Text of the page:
Q: Core stability for running comes from strong abdominal muscles, right?
A: With each footfall during running, the chain reaction between our body, the ground and gravity begins from the ground up. This means that core stability starts at the foot and moves up through the knee, hip, pelvis and then the spine. If there is a weak link in the chain, stability above that link cannot happen; i.e. if the hip is weak, strong abdominals are not enough to compensate. Our abdominals require a stable pelvis to complete their task of keeping us erect while providing rotation of the spine to keep the opposite arm and leg moving forward.
Gluteals are the dominant controlling musculature of the hip. The deeper gluteal muscles (gluteus medius & minimus) control the lateral (side to side) and rotational positioning of the pelvis on top of our legs. By controlling the pelvis, the glutes are also controlling our center of mass. Running is a motion dominated by a forward direction, but it also contains lateral and rotational components. These components are often neglected in training, thus fostering an imbalance and further exploiting any weaknesses. This results in inefficiencies, numerous injuries or sometimes just the inability to maintain good running form especially later in a run.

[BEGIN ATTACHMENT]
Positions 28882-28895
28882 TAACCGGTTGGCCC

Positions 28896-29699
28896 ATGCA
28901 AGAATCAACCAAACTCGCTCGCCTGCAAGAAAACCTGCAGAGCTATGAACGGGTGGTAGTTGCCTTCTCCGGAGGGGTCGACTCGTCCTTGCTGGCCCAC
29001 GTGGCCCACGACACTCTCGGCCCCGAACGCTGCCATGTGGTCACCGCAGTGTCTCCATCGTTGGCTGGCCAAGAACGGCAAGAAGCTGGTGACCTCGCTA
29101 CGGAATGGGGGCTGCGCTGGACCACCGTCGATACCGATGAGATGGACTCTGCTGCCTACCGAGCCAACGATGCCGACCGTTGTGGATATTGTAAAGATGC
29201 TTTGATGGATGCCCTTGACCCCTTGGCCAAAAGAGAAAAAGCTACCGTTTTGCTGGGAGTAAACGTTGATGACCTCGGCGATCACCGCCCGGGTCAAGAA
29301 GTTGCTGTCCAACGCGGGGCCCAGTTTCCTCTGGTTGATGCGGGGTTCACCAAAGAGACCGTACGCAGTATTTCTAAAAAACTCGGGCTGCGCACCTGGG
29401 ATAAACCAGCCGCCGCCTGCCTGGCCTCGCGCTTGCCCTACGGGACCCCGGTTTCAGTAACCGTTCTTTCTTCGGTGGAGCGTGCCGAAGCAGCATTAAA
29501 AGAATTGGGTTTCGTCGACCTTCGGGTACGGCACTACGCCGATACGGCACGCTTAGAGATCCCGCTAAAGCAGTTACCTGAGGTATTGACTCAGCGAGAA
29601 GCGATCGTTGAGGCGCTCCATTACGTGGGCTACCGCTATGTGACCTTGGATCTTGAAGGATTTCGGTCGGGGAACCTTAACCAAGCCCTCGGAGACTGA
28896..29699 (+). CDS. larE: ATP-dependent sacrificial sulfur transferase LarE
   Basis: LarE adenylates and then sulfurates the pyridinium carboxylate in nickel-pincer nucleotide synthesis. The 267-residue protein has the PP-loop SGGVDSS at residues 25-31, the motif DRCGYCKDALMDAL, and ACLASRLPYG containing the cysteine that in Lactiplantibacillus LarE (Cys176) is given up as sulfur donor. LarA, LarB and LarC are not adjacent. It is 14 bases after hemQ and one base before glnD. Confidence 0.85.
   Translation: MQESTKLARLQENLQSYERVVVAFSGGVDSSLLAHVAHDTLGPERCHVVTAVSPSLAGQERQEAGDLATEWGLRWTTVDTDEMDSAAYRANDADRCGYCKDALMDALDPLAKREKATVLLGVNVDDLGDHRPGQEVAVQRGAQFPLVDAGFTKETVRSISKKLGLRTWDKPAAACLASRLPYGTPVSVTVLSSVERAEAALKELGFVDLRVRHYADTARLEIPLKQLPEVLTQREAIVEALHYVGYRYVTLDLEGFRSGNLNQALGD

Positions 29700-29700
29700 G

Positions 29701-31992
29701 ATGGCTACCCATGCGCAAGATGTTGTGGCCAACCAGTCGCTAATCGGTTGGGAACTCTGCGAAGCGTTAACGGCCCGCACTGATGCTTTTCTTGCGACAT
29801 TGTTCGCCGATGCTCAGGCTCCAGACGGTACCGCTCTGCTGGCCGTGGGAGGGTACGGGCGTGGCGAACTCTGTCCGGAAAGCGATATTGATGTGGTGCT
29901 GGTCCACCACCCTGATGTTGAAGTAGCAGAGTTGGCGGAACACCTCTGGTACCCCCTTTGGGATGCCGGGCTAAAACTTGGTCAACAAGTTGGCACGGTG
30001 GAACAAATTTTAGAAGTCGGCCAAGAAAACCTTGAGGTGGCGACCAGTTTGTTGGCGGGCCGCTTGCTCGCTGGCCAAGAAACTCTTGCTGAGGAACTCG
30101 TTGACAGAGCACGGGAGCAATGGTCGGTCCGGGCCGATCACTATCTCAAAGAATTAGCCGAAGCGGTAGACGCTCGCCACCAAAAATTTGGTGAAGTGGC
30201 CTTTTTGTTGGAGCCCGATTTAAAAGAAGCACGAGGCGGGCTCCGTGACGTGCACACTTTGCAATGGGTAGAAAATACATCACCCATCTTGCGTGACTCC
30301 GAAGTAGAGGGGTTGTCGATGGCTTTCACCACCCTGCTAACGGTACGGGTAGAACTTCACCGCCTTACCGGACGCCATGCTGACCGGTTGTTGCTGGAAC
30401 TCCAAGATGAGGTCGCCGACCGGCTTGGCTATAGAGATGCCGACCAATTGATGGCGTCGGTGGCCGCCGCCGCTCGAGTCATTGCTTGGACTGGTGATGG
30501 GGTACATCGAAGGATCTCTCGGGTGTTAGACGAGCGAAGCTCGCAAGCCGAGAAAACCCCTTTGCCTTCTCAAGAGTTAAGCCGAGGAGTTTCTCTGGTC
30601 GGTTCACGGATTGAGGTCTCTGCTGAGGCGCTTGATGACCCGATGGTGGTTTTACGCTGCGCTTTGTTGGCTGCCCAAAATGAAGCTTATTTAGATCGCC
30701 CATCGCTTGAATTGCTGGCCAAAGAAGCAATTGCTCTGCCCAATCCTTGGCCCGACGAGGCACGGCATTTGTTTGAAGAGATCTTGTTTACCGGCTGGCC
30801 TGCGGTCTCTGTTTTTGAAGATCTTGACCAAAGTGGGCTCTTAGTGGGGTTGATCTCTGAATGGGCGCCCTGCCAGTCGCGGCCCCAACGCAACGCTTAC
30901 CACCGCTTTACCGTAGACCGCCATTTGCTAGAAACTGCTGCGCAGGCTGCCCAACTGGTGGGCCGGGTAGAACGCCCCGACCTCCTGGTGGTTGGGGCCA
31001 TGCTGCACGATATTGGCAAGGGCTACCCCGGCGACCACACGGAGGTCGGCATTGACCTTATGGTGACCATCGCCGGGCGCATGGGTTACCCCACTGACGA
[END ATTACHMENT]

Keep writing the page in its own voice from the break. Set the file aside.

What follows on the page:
Physical therapy can help you to discern your body’s pattern and begin to go about changing it. In your initial visit, we’ll get video of your running form, complete a good functional screen and a thorough physical evaluation.
Call our office at 919.798.0555 to schedule your appointment!
Chad Flickinger, MPT is a physical therapist working with Balanced Physical Therapy in their Carrboro location. Chad is a previous collegiate runner and lacrosse player who currently enjoys running, biking, backpacking and playing ice hockey in his free time. Chad enjoys teaching clients to move in new ways to comeback after injury or decrease pain with daily living.